Father’s Day 2015

Hike: Cascade and Porter Mountains
Distance: ~6.5 miles
Elevation: 4098 ft (Cascade) 4059 ft (Porter)
Total Ascent: ~2300 ft
Date: June 20, 2015

Discussions of a return trip to Cascade and Porter had been ongoing for some time between my brother Brian and I. He had been up Cascade a decade earlier, but had not caught Porter at the time. I had been up both 8 months prior, but the weather had prevented seeing any views. And so it worked out that we could gather on Father’s Day weekend to resolve these issues.

The plan was to make a quick trip to grab them on Saturday, and then do a shorter, less rushed hike with my dad and kids Sunday. We arrived a bit late at the trailhead, and were worried about finding a parking spot. However, we lucked out because someone had just pulled out right next to it. While we were getting ready to kick off, a small car attempted to park on the other side of the street and went in a bit far, until only 3 wheels were on the ground. I was about to run across and jump on his trunk, but thankfully he was able to back up and get the fourth back down.

Stream Crossing on Cascade Trail
Stream Crossing on Cascade Trail

The hike up Cascade went fairly quickly and smoothly. We both felt like we were in pretty good shape after our Marcy summit a month prior, so we were excited to see how this went. Before we knew it we were on the last push above treeline.

Summiting CascadeThe ADK has a summit steward program which posts a person on many of the more popular High Peak summits during the summer months. They are there to educate hikers and keep them off the fragile plants that grow there. A very kind and knowledgeable young woman was posted on Cascade this day, and took our picture (the other, unofficial, duty of stewards). It’s one of my favorite pictures of us.

Brian and I on CascadeWe were fortunate to summit during a lull, and spent quite a while chatting and enjoying the views.

Dix, The Great Range, Big Slide over Porter from Cascade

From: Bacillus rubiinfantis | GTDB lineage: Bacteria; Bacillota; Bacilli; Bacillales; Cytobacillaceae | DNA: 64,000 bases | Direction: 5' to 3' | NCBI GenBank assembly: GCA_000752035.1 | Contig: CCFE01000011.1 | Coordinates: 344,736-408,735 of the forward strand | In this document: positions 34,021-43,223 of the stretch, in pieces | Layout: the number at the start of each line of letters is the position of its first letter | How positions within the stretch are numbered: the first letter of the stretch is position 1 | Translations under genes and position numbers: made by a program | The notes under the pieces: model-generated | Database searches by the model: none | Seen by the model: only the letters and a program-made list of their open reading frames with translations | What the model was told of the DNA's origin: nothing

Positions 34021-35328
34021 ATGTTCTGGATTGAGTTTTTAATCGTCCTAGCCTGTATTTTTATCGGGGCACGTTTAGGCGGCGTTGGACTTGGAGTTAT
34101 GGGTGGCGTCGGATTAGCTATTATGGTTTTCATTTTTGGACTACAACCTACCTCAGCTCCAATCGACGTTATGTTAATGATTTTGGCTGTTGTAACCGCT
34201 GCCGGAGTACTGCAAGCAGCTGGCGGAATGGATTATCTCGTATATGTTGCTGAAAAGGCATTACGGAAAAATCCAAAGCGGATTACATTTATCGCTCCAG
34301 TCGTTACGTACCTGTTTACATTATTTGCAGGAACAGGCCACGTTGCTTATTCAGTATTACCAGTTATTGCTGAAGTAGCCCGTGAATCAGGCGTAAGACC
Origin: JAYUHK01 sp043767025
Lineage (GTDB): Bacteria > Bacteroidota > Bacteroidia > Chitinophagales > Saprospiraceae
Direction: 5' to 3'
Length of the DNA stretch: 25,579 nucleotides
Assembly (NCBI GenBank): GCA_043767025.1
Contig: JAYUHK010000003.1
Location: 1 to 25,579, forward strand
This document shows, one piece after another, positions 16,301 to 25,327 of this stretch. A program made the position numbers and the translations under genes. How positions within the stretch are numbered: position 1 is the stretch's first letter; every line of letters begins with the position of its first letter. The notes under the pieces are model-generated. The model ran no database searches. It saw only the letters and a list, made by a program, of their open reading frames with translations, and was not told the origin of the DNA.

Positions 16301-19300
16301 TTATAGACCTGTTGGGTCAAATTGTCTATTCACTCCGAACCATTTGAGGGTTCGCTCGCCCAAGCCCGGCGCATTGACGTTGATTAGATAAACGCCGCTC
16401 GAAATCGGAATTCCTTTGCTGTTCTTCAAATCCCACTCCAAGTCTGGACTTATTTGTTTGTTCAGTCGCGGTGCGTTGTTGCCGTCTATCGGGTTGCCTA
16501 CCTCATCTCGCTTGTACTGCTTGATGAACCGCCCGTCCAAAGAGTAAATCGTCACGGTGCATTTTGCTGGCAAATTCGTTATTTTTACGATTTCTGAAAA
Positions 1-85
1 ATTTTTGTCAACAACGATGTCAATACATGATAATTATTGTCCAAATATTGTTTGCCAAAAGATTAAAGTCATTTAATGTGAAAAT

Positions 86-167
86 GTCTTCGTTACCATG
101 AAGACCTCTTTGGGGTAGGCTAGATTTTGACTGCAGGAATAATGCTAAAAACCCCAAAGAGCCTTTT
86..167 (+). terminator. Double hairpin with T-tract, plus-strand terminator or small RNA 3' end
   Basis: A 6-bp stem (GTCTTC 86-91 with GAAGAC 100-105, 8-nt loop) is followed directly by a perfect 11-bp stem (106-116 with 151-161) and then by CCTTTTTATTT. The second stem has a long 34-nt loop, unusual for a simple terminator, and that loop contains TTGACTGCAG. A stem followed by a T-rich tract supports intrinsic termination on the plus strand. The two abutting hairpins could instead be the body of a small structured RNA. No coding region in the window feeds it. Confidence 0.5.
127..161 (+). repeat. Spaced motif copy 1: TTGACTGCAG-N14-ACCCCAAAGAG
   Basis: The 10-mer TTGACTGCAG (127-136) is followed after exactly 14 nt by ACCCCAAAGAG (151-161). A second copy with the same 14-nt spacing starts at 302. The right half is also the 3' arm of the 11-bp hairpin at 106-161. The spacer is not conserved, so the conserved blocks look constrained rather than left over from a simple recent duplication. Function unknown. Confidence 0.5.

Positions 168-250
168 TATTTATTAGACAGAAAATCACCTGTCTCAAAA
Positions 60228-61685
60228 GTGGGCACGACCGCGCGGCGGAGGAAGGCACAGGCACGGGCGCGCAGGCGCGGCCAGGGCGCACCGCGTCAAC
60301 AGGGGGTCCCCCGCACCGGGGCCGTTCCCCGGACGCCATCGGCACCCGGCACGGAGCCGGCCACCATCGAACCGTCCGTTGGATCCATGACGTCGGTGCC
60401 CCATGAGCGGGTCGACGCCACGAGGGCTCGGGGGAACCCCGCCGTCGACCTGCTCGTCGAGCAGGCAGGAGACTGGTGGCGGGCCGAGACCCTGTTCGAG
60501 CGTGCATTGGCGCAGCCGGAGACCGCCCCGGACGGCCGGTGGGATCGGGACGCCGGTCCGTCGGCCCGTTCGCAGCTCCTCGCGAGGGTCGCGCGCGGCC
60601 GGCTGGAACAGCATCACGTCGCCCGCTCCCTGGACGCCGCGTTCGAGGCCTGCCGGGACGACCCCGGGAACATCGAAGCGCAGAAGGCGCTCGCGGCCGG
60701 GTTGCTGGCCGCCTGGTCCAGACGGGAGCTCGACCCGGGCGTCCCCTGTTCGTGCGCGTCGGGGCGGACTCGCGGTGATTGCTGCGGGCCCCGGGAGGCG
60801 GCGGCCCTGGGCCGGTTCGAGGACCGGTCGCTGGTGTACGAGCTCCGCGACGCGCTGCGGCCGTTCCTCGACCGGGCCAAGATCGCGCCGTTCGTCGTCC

Dix, The Great Range, Big Slide over Porter
Marcy, Colden, Algonquin, etc etc
Marcy, Colden, Algonquin, etc etc
Facing East over Round Lake from Cascade
Facing East over Round Lake
Facing North over Pitchoff and Whiteface from Cascade
Facing North over Pitchoff and Whiteface

Feeling good, we hauled ass off Cascade back to the junction for Porter. There is a semi-technical descent for part of the 0.75 miles out to Porter. We passed a pair of women, one with a young child on her back, who was a 46er multiple times over. Climbing back up to Porter’s summit, the ascending fatigue returned and I slowed down. I still hadn’t achieved my climbing legs.

My Non-Beach Legs
My Non-Beach Legs

The summit of Porter is treed in, but it turns out there are still pretty good views over the tree tops.

Cascade from Porter
Cascade from Porter
The Great Range from Porter
The Great Range
Big Slide, Marcy, Colden, Algonquin from Porter
Big Slide, Marcy, Colden, Algonquin

Hike: Mt Severance
Distance: 2.4 miles
Elevation: 1693 ft
Total Ascent: ~800 ft
Date: June 21, 2015

Sunday, Father’s Day, started with a nice motivating tantrum from my youngest. Clearly it was time to get into the woods. My children were not particularly interested, but I wanted them all to at least get a taste of the experience, and Mt Severance is a short climb with rewarding views, so it fit the bill.

The trail starts by literally tunneling under Interstate 87, followed by crossing some bridges over a bog area. Then the trail gets pretty easy, with very gradual climbing.

Kids Are Off!
Kids Are Off!
Jenks Men
Jenks Men

There are a few fun stops along the way, such as this giant rock.

Giant Rock

King of the Mountain
King of the Mountain

Having become used to longer, taller hikes, it was a surprise when we came to the summit. Not to the kids, however. My daughter, especially, was not particularly enjoying the experience. She now says she’s happy to have a helicopter drop her on top and she’d be willing to walk down.